1.18.2011 | Tuesday

Shadowed Summer

category: Book Reviews

Shadowed Summertitle: Shadowed Summer
author: Saundra Mitchell
published: 9 June 2010
publisher: Delacorte Press
genre(s): fantasy, gothic, horror, thrillers
pages: 192
source: bought
format: eBook
buy/shelve it: Amazon | B&N | BookBub | Goodreads

rating: four-stars

the blurb

Iris is ready for another hot, routine summer in her small Louisiana town, hanging around the Red Stripe grocery with her best friend, Collette, and traipsing through the cemetery telling each other spooky stories and pretending to cast spells. Except this summer, Iris doesn’t have to make up a story. This summer, one falls right in her lap.

Years ago, before Iris was born, a local boy named Elijah Landry disappeared. All that remained of him were whispers and hushed gossip in the church pews. Until this summer. A ghost begins to haunt Iris, and she’s certain it’s the ghost of Elijah. What really happened to him? And why, of all people, has he chosen Iris to come back to?

my review

Shadowed Summer takes place in the perfect southern, gothic setting of Louisiana in the summer, in a small town where nothing ever happens.  Iris and Collette are best friends, caught in the awkward stage between growing up and playing childhood games.  Their relationship, especially with the addition of a boy to the mix, is completely realistic.  The author did an exceptional job of developing all of the characters in the story, making them all entirely believable.  The descriptions were vivid, without being overdone, and completely pulled me into the story.  The plot was perfectly paced and kept me guessing until the end, never guessing the true conclusion. While geared toward the younger side of “young adult” readers, I think fans of the genre of any age would enjoy the story.

About Saundra Mitchell

Saundra Mitchell is a longtime screenwriter and author. Random House’s Delacorte Press published her debut novel, Shadowed Summer, on February 10th, 2009. Houghton Mifflin Harcourt Children’s will publish her next novel, The Vespertine in Spring 2011, with its companion novel, The Springsweet, following in Spring 2012.

For almost ten years, she was the sole screenwriter for the Book of Stories, On the Road, Fresh Films and Girls in the Director’s Chair short film series. In 2008, she headed and instructed the first Fresh Films Emerging Screenwriters program, and became the Head Writer and an Executive Producer for the film series.

Shadowed Summer is the 2010 winner of The Society of Midland Authors Book Award for Children’s Fiction, and a 2010 Edgar® Award Nominee. It was chosen as a Junior Library Guild selection, and an ALAN Pick in 2009. Her short story “Ready to Wear” was nominated for a 2007 Pushcart Prize after appearing in Vestal Review Issue 27. In July, 2007, her essay, “Rapid Cycling,” appeared in Common Ties.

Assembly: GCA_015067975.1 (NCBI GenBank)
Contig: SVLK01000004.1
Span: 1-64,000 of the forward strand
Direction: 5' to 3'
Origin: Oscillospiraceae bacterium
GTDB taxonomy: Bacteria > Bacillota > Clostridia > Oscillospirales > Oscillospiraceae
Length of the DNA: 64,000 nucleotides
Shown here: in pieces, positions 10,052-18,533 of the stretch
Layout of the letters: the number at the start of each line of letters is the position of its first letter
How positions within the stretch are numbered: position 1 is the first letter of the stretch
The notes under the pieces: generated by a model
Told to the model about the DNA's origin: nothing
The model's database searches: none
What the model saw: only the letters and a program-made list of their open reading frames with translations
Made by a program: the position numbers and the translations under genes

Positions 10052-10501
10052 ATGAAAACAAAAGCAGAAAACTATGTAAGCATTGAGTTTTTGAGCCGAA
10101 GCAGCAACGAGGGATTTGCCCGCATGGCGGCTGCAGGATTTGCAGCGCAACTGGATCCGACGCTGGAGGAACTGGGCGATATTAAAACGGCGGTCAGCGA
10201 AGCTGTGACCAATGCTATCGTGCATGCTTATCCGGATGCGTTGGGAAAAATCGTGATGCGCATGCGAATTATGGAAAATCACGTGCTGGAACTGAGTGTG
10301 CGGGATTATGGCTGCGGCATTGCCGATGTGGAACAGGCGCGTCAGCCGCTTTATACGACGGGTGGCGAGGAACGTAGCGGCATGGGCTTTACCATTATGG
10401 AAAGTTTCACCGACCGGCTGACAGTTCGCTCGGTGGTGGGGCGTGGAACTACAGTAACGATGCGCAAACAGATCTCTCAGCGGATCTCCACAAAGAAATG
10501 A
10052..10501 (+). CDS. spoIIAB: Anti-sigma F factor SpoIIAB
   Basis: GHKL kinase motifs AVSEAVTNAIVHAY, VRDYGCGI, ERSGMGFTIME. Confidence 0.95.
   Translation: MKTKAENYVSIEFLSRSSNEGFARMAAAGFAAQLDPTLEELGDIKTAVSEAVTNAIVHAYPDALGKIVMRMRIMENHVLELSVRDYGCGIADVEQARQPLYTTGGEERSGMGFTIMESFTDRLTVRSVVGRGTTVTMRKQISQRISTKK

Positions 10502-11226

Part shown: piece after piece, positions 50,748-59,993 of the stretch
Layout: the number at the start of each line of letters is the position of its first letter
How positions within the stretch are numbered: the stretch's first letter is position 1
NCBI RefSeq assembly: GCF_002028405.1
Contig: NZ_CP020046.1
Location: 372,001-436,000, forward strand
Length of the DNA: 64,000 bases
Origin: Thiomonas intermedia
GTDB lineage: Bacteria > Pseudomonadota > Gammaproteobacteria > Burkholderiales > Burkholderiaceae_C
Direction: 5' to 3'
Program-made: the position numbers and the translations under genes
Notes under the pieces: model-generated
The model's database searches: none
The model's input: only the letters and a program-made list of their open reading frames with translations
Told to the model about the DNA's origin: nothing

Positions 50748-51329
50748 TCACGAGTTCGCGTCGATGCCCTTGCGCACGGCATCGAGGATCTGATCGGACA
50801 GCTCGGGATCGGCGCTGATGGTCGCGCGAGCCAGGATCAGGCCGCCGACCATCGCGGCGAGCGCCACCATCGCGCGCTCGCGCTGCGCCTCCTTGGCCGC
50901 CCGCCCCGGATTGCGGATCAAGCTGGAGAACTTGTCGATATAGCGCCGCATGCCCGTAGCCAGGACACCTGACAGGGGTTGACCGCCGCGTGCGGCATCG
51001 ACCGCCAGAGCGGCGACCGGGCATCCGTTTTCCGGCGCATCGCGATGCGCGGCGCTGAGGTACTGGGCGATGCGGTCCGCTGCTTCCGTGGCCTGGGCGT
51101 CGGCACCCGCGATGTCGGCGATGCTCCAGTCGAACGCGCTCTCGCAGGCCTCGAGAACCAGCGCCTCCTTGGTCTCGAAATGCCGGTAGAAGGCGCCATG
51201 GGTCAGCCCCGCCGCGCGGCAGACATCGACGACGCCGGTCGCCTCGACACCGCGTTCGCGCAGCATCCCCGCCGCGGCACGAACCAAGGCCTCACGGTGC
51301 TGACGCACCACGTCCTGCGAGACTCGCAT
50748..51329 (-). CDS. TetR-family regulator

Her short story, “Management” appeared in Zen Film’s anthology “Love & Sacrifice” in February, 2007, and another short, “Kissing the Dog-Faced Boy” appeared in The Summerset Review’s Spring Issue, 2007. She has also published in SmokeLong Quarterly, Edgar Literary Magazine, and The Parnassus.

Other screenwriting accomplishments include scripting Scholastic’s “Get Active with Widget” webisode “Treasure Hunt” and the 2006 Girls in the Director’s Chair image campaign (the foundation for a national PSA in association with Women in Film.) In 2005, she concept-designed and scripted the Metro Chicago United Way’s Leadership Campaign. Her first feature film, Revenge Ends, will debut on the festival circuit in 2008.

Her films have been selected for competition at many national and international film festivals, including the juried Rhode Island International Film Festival and the Chicago International Children’s Film Festival. In 2006, “Goodbye, Howard” and “Last Time We Met” were selected as part of the inaugural Chicago International New Filmmakers Festival. “Goodbye, Howard” was also selected as one of the Top 4 Best of Fest at the Gen Art Film Festival in 2006.

“No. 72” and “The Super Dupers” were selected to premiere at the Los Angeles International Short Film Festival. These festivals are recognized by the Academy of Motion Picture Arts and Sciences as Academy AwardTM qualifying events. Also in 2006, the 10th annual Webby Awards named Fresh Films an official honoree.

In other arenas, Ms. Mitchell was interviewed by the New York Times and the BBC for her part in exposing the Kaycee Nicole hoax, and she’s been tapped by morning radio shows all over the United States as a guest expert on Urban Legends & Folklore.

::spread the love::

2 responses to “Shadowed Summer

  1. Amy

    Whoa, I never thought of Southern Gothic. Which is weird, because that’s a lot of weird stuff that goes on in the bayous and small towns below the Mason-Dixon Line. I’ll definitely have to check this one out. Thanks for the review, and good luck on the Gothic Reading Challenge!

Leave a Reply